Butterfly habitat restoration project wraps up on Stonington Peninsula – MiningJournal.net | News, Sports, Jobs, Marquette Information | The Mining Journal

Butterfly habitat restoration project wraps up on Stonington Peninsula – MiningJournal.net | News, Sports, Jobs, Marquette Information | The Mining Journal: “MARQUETTE – The Superior Watershed Partnership is wrapping up a summer long season of monarch butterfly habitat restoration on the Stonington Peninsula. In partnership with the U.S. Forest Service’s Hiawatha National Forest and with funding from the National Forest Foundation, the SWP will plant the final native pollinator plants for the season in the coming weeks. The SWP and project partners have been restoring important pollinator habitat for nearly five years.

This rural peninsula juts out into Lake Michigan between the Big and Little Bay de Nocs. There are only two roads on this two-mile long spit of land, both leading to the tiny fishing hamlet of Stonington where a small dock sits next to a NOAA weather station. From there, a short dirt road leads to the Peninsula Point Lighthouse. The Peninsula is well known for bird and butterfly migration stopover habitat, but less known is the Peninsula’s dire importance for monarchs, specifically, as they make their long journey to the south.

The Stonington is primarily owned by the HNF, and thanks to financial assistance from the NFF, is the site of a long history of monarch butterfly habitat restoration by the SWP and HNF.

What does the project entail? For the last several years thousands of pollinator plants are raised from seed at the HNF Greenhouse in Marquette. It takes hundreds of volunteer hours to keep these plants growing – from watering to separating overly crowded seedlings. Species important to monarchs are raised but others important for the survival of bees, bats, and other pollinator insects are also cultivated – such species as black-eyed Susan (Rudbeckia serotina), bee balm (Monarda fistulosa), a variety of asters (Aster spp.), and coneflower (Rudbeckia spp.) in addition to common milkweed.

Prior to any planting on the Stonington Peninsula, the SWP and HNF send field crews to pull invasive species. Plants such as houndstongue (Cynoglossum offiinale), spotted knapweed (Centaurea stoebe), and marsh thistle (Cirsium palustre) are among the many invasive species removed at the monarch openings.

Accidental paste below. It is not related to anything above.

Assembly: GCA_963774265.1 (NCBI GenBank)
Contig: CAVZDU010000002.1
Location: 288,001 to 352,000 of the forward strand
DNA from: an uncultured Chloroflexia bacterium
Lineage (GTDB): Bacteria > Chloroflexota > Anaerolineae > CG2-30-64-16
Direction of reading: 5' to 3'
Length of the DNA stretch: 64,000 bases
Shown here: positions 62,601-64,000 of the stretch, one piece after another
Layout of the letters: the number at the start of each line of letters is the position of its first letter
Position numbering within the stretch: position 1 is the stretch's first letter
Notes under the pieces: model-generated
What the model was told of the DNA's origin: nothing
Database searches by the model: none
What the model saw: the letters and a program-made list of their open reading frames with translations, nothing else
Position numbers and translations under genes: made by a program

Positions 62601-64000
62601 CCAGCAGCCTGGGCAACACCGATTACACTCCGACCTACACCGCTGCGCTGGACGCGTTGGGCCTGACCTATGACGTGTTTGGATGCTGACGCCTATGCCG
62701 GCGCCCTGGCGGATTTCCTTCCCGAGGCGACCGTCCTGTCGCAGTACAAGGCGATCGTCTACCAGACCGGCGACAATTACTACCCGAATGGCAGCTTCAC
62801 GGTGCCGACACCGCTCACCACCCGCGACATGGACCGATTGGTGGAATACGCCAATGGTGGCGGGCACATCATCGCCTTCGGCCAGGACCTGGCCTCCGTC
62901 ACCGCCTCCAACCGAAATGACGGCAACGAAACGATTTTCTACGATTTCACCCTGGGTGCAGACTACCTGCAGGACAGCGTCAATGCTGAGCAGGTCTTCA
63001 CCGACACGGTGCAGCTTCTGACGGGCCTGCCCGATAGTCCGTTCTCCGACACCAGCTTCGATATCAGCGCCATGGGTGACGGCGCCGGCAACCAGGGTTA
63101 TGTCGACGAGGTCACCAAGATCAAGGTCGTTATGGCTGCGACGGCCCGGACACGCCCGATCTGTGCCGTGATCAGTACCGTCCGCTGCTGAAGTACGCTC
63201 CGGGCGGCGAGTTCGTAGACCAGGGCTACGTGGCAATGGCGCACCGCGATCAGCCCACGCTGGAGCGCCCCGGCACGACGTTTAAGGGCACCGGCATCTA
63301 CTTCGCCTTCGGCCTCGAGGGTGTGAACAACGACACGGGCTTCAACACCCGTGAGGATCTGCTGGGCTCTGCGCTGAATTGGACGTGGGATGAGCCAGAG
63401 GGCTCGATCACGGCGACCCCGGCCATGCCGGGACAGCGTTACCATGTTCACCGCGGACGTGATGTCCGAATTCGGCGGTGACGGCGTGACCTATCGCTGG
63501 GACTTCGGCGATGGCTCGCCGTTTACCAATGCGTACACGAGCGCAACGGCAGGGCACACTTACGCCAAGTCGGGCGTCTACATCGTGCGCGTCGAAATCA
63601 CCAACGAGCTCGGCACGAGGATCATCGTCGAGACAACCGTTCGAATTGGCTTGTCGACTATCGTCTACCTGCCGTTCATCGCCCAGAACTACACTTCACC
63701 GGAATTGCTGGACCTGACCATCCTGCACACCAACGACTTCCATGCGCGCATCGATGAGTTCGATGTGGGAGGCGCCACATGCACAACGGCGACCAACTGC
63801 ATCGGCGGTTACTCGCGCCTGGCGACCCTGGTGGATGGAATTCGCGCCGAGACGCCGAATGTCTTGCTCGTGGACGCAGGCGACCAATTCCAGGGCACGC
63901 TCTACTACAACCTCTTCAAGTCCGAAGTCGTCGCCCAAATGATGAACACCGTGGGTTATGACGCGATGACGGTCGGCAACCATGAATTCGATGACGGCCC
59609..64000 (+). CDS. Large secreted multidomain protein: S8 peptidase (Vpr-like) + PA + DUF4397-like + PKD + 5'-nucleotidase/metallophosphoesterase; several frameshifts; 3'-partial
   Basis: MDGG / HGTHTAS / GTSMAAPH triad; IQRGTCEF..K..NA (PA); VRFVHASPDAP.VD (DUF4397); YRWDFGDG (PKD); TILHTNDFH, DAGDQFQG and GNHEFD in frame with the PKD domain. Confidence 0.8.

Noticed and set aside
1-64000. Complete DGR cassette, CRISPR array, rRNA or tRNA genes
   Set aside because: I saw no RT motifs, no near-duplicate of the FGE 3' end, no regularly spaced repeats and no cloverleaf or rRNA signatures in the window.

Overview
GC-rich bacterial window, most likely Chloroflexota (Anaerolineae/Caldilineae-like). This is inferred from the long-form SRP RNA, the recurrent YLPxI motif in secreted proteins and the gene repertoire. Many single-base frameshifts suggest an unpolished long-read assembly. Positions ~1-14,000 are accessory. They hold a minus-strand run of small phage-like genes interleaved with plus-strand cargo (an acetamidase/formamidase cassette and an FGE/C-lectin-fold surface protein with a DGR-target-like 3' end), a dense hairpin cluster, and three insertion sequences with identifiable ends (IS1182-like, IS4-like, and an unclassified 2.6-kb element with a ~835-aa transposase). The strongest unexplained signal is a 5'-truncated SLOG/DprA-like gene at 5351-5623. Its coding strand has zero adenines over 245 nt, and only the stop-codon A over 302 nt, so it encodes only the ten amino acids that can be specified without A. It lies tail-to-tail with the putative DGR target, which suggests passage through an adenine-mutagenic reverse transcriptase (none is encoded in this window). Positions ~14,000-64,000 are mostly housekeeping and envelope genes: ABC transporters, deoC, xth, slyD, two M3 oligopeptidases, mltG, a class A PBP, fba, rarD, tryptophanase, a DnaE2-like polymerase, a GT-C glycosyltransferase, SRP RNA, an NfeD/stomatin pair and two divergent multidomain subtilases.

Once the native plants reach the appropriate height and age, HNF and SWP staff and volunteers plant the seedlings at targeted monarch habitat openings on the Stonington Peninsula.

Hundreds of volunteers have helped in the some stage of the process, including students from North Star Academy and Northern Michigan University, MSU Extension’s Life of Lake Superior, Central Upper Peninsula Cooperative Weed Management Area, and others from the Hiawatha Interpretive Association. Since 2011, the SWP, HNF and project partners have planted over 150,000 native plants to establish and restore pollinator habitat in the Central UP, with almost a quarter of those being on the Stonington Peninsula.

For more information on the SWP’s native plant and invasive species program visit www.superiorwatersheds.org. The SWP is an award-winning Great Lakes nonprofit organization that has set national records for pollution prevention and implements innovative, science-based programs that achieve documented environmental, economic, and educational results.”

Great volunteer effort and inspiration for habitat creators.


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Neonicotinoids pose Bigger Threat to Honey Bee Population than DDT | Maine News

Neonicotinoids pose Bigger Threat to Honey Bee Population than DDT | Maine News: “A survey from the United States Department of Agriculture (USDA) shows that while honeybee colony losses have improved over the last two years, they are still at unsettling and unsustainable levels.

Ontario environmental commissioner Gord Miller released an annual report on October 7, 2014, stating that neonicotinoids, insecticides used on corn, canola, soybeans, cereals and dry beans, pose a serious threat to the environment as these pesticides are increasing the mortality rate of honeybees.

He said, ‘All the science is not done, but everything I have before me suggests to me as an ecologist that this is the biggest threat to the structure and ecological integrity of the ecosystem that I have encountered in my life. Bigger than DDT’.”


More on the threat of neonicotinoids in this article.

(Via. metrobee)

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